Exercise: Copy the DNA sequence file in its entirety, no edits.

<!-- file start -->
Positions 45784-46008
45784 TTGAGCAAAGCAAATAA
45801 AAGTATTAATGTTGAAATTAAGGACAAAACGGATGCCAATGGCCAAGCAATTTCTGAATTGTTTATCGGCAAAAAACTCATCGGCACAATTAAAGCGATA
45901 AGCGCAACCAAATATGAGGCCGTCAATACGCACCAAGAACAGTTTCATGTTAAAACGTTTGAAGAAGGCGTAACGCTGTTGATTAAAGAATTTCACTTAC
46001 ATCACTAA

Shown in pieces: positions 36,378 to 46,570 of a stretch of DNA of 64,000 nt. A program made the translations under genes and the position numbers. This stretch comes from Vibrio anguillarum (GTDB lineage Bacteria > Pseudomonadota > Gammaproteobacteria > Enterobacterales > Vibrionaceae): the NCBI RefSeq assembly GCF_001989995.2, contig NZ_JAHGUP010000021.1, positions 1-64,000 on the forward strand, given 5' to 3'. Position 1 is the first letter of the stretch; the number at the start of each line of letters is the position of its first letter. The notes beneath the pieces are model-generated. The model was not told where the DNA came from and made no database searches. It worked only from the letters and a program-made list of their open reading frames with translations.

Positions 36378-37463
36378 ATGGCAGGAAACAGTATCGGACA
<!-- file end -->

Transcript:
Positions 45784-46008
45784 TTGAGCAAAGCAAATAA
45801 AAGTATTAATGTTGAAATTAAGGACAAAACGGATGCCAATGGCCAAGCAATTTCTGAATTGTTTATCGGCAAAAAACTCATCGGCACAATTAAAGCGATA
45901 AGCGCAACCAAATATGAGGCCGTCAATACGCACCAAGAACAGTTTCATGTTAAAACGTTTGAAGAAGGCGTAACGCTGTTGATTAAAGAATTTCACTTAC
46001 ATCACTAA

Shown in pieces: positions 36,378 to 46,570 of a stretch of DNA of 64,000 nt. A program made the translations under genes and the position numbers. This stretch comes from Vibrio anguillarum (GTDB lineage Bacteria > Pseudomonadota > Gammaproteobacteria > Enterobacterales > Vibrionaceae): the NCBI RefSeq assembly GCF_001989995.2, contig NZ_JAHGUP010000021.1, positions 1-64,000 on the forward strand, given 5' to 3'. Position 1 is the first letter of the stretch; the number at the start of each line of letters is the position of its first letter. The notes beneath the pieces are model-generated. The model was not told where the DNA came from and made no database searches. It worked only from the letters and a program-made list of their open reading frames with translations.

Positions 36378-37463
36378 ATGGCAGGAAACAGTATCGGACA